2. Your loyalty to a previous company can actually backfire on you
A close friend of mine was at the same company for almost a quarter of a century; then he was laid off on the ubiquitous Friday afternoon at 3:00. This wasn’t sudden; he had warning signs for years that his time was coming to an end. Yet he didn’t bother to prepare for the inevitable. Every couple of months his department shrank one person at a time, while his own workload increased. Eventually he was the entire department.
While commendable, the first thing the company-assigned headhunter inquired about while reviewing his resume was, “Why were you at the company – and in that role – for so long? Weren’t you confident in your ability to move onward and upward?” When he responded about loyalty to his employer, the headhunter shook her head and burst out laughing.
While you were proving your dedication and loyalty for the past 25 years by staying put, the Millennial interviewer is wondering why you weren’t more ambitious or willing to take some risks. Or deeper still, he or she may be more concerned about whether or not you have the flexibility to adapt to a new, fast-paced work environment. As Darwin famously said, “It is not the strongest of the species that survives, nor the most intelligent, but the one that is most adaptable to change.” So how adaptable to change are you?
No longer perceived negatively as job-hopping, having four different positions at four different companies within a decade is actually considered a good thing in this day and age. It means you are ambitious, adventurous, unwilling to settle for the status quo, and believe in your potential to take risks and to grow. So while loyalty is an admirable quality, don’t let it backfire on you by creating a perception of complacency.
If you have been in the same company or in the same role for a while, you probably want to try to turn that perceived negative into a positive by reframing your background in a way that the interviewer might appreciate and admire. You stayed because you were challenged every day and worked directly on some of the most dynamic projects of your career…so you actually developed and advanced while within that role. You loved working with your boss and being a core part of the team. You had many chances to leave, and chose to stay, but NOW you are ready and excited to take this next step in your career journey. The key thing is that you don’t want to be seen as a dinosaur, which you are not.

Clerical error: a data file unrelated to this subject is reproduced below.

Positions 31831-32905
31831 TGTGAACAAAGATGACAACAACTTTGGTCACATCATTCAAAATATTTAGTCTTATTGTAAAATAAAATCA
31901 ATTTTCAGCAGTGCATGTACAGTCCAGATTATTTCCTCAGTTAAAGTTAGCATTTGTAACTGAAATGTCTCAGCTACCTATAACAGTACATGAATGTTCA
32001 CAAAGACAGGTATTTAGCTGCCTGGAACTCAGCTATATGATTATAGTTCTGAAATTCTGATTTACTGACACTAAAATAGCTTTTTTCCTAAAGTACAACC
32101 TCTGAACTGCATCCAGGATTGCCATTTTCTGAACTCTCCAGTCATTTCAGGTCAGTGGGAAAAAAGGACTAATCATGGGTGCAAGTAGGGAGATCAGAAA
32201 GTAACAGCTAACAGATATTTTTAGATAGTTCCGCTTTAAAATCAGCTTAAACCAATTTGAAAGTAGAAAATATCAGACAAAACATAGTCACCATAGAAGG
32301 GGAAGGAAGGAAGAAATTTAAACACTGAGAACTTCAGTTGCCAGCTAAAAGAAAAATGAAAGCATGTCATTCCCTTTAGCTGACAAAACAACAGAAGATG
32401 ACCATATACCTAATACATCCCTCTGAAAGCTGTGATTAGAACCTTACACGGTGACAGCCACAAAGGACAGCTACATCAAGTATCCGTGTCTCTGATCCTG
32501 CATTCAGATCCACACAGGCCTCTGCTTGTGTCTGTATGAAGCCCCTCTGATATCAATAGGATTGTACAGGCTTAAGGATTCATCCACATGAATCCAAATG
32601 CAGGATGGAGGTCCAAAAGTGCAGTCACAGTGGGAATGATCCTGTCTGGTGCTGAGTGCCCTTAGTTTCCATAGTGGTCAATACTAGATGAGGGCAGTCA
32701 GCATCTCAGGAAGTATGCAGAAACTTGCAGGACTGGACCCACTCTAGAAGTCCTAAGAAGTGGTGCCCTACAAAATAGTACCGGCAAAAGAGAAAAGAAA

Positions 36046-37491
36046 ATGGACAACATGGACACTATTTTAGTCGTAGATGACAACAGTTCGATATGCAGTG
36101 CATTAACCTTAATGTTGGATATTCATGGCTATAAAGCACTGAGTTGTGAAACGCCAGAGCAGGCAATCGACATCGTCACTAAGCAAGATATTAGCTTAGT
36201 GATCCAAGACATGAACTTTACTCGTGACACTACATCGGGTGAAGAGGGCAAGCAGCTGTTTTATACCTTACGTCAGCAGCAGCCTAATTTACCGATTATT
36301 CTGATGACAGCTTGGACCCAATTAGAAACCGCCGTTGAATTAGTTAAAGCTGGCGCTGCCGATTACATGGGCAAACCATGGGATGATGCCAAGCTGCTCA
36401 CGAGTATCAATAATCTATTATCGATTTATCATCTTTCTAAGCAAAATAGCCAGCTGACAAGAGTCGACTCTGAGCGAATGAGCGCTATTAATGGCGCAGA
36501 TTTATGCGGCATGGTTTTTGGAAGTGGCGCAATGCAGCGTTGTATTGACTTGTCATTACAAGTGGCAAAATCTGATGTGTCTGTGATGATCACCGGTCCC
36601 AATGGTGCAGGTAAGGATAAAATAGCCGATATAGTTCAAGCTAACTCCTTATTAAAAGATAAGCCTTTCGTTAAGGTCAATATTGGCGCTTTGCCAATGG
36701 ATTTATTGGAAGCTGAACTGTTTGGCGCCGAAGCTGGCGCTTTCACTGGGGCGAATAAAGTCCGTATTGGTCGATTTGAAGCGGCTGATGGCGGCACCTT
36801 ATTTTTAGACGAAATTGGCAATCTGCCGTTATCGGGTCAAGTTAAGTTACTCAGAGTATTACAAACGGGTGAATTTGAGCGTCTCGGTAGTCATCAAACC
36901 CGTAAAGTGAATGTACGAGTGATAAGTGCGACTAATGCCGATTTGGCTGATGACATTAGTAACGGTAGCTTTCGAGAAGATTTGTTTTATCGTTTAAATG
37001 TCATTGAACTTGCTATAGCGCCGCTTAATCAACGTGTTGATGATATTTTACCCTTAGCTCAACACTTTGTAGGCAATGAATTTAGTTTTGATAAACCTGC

3. Brush up on your technology and social media savvy
If you think that “email” is the latest and greatest communication technology ever invented (and it was, in its time), you may be surprised (even shocked) by what else is going on out there. Just for one example, this recent, thought-provoking article from INC. explores and explains “Why Email Will Be Obsolete By 2020.” Whether that is true or not, it is definitely a possibility worth pondering so as to avoid being caught completely off guard if/when it does happen.
Think social media is a fad? That Facebook is just for posting family photos, and that Twitter is just for keeping up with the Kardashians? Well, think again. Businesses are using social media in ways that many never envisioned. And is there an app that could come along and forever alter your industry and how you do what you do? Think Uber and Airbnb.
Do you feel that the business world is becoming too social and too casual for your comfort level? Do you think that addressing your CEO by his/her first name rather than Mr. ___ is a sign of disrespect, or that friending your boss is inappropriate? Do you object to the fact that “friending” is even a word? Well, Millennials don’t have an issue with any of these things. So you probably shouldn’t either.